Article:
Surveillance, Diagnosis and Management of Clostridium Difficile Infection in Ireland Surveillance, Diagnosis and Management of Clostridium difficile Infection in Ireland National Clinical Guideline No. 3 June 2014National Clinical Effectiveness Committee (NCEC) The National Clinical Effectiveness Committee (NCEC) was established as part of the Patient Safety First Initiative in September 2010. The NCECs mission is to provide a framework for national endorsement of clinical guidelines and audit (...) subcommittee of the Scientific Advisory Committee of the Health Protection Surveillance Centre (HPSC). (Appendix 1) Using this National Clinical Guideline This guideline is intended to be relevant to all healthcare staff involved in the care of patients/ residents that may be at risk of or have Clostridium difficile infection (referred to as C. difficile infection or CDI through this document) in acute hospitals, long-term care facilities, other institutions and in primary care nationally. Patients

2019 National Clinical Guidelines (Ireland)

8. Impact of the Nutritional Product PTM202 on Acute and Long-Term Recovery From Childhood Diarrheal Disease

trial of the nutritional product PTM202, which is a food product based on cow milk colostrum and eggs from hens that have been immunized against human diarrheal pathogens. Children between the ages of 6 months and 3 years will be enrolled at two sites in Guatemala who present with acute diarrhea. The study will have two strata according to the severity of the diarrhea. The study product will be administered over 3 days, and the investigators will assess the impact on diarrhea duration and severity (...) Impact of the Nutritional Product PTM202 on Acute and Long-Term Recovery From Childhood Diarrheal Disease Impact of the Nutritional Product PTM202 on Acute and Long-Term Recovery From Childhood Diarrheal Disease - Full Text View - ClinicalTrials.gov Hide glossary Glossary Study record managers: refer to the if submitting registration or results information. Search for terms x × Study Record Detail Saved Studies Save this study Warning You have reached the maximum number of saved studies (100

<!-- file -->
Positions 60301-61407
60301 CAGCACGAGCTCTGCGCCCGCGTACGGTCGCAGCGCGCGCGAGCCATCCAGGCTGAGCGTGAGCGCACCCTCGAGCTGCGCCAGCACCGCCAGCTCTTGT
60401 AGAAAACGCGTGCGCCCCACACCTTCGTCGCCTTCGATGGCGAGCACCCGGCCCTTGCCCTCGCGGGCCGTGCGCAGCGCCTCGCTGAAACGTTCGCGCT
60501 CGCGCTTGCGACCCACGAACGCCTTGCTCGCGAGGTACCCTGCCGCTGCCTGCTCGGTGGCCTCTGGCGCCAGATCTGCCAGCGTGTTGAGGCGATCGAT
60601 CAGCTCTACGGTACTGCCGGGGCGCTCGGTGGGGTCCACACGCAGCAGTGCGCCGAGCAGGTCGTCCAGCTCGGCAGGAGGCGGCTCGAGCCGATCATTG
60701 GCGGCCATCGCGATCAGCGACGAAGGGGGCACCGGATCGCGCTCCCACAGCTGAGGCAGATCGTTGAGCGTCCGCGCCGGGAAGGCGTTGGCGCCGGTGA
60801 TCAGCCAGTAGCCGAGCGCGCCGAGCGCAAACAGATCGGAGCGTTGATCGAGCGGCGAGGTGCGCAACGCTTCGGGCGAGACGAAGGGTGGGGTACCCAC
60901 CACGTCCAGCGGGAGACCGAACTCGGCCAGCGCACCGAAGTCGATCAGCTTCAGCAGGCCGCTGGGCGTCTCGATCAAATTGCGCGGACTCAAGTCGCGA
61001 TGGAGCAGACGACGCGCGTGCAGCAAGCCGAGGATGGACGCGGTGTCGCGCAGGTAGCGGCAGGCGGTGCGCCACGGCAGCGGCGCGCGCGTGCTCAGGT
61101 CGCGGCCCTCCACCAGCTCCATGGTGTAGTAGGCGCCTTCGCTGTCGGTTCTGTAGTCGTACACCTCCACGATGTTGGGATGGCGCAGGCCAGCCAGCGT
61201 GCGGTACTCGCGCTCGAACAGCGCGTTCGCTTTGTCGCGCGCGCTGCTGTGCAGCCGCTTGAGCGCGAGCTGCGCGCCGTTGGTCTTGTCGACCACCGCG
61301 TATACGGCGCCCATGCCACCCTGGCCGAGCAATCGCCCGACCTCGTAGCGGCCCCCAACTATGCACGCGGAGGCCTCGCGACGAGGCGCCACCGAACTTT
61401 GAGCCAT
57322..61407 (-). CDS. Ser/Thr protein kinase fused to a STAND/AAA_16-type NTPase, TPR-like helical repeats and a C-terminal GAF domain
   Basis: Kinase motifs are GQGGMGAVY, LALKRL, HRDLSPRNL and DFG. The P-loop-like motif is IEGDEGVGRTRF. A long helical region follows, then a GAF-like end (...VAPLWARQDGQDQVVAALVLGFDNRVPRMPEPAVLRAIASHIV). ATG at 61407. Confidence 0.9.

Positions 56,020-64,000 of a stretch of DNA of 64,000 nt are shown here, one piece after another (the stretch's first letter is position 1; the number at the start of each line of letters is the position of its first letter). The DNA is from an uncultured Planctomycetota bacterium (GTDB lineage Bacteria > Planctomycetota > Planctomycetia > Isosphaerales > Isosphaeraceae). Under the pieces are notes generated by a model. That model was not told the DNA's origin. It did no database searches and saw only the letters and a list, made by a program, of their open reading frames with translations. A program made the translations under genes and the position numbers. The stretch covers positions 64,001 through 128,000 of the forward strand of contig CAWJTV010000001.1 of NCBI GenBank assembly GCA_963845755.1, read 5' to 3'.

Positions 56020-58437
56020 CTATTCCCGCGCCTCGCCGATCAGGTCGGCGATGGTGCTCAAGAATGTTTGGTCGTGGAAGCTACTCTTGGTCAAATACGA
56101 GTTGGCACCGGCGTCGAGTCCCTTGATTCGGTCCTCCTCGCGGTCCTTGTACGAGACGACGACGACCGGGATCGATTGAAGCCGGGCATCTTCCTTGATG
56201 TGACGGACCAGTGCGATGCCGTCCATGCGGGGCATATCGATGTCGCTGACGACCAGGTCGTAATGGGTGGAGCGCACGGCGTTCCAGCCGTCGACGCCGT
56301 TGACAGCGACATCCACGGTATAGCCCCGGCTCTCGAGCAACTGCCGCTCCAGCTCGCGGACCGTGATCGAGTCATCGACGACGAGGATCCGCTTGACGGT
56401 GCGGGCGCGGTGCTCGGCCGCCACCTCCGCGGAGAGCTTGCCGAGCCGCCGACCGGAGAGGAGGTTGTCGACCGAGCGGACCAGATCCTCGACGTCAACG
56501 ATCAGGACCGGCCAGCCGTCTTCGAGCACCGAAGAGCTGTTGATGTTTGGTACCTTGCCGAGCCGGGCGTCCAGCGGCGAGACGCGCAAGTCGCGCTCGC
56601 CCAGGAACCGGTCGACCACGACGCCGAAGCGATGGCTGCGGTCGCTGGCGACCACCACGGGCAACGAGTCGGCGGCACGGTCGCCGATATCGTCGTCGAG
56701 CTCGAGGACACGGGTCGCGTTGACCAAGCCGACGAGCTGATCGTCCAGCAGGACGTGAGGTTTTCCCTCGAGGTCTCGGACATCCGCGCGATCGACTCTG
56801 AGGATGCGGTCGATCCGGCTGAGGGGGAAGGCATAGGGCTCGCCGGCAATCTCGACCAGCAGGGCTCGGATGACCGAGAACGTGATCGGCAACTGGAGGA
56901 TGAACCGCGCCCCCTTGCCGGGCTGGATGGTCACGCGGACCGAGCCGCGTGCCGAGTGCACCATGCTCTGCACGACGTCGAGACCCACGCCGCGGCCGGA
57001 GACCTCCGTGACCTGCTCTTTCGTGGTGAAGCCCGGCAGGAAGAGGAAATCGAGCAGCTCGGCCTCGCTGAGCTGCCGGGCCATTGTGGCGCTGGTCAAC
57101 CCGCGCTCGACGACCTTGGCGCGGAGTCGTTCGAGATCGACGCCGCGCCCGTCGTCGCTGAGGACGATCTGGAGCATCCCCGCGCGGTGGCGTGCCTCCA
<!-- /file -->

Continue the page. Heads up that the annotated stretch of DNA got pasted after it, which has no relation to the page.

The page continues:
2015 Clinical Trials

9. Evaluating an Amino Acid Based Medical Food w/ Diarrhea in Carcinoid Syndrome & Other NETs

Evaluating an Amino Acid Based Medical Food w/ Diarrhea in Carcinoid Syndrome & Other NETs Evaluating an Amino Acid Based Medical Food w/ Diarrhea in Carcinoid Syndrome & Other NETs - Full Text View - ClinicalTrials.gov Hide glossary Glossary Study record managers: refer to the if submitting registration or results information. Search for terms x × Study Record Detail Saved Studies Save this study Warning You have reached the maximum number of saved studies (100). Please remove one or more (...) studies before adding more. Evaluating an Amino Acid Based Medical Food w/ Diarrhea in Carcinoid Syndrome & Other NETs The safety and scientific validity of this study is the responsibility of the study sponsor and investigators. Listing a study does not mean it has been evaluated by the U.S. Federal Government. of clinical studies and talk to your health care provider before participating. Read our for details. ClinicalTrials.gov Identifier: NCT03722511 Recruitment Status : Recruiting First Posted

2018 Clinical Trials

10. Clinical Practice Guidelines for Clostridium difficile Infection in Adults and Children